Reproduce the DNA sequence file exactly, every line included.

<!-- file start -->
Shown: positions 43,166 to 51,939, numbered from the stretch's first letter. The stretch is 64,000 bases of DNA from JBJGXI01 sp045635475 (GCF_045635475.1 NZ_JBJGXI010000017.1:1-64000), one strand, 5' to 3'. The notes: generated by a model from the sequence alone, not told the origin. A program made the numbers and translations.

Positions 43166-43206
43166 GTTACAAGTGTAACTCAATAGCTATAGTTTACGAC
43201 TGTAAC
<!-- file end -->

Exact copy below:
Shown: positions 43,166 to 51,939, numbered from the stretch's first letter. The stretch is 64,000 bases of DNA from JBJGXI01 sp045635475 (GCF_045635475.1 NZ_JBJGXI010000017.1:1-64000), one strand, 5' to 3'. The notes: generated by a model from the sequence alone, not told the origin. A program made the numbers and translations.

Positions 43166-43206
43166 GTTACAAGTGTAACTCAATAGCTATAGTTTACGAC
43201 TGTAAC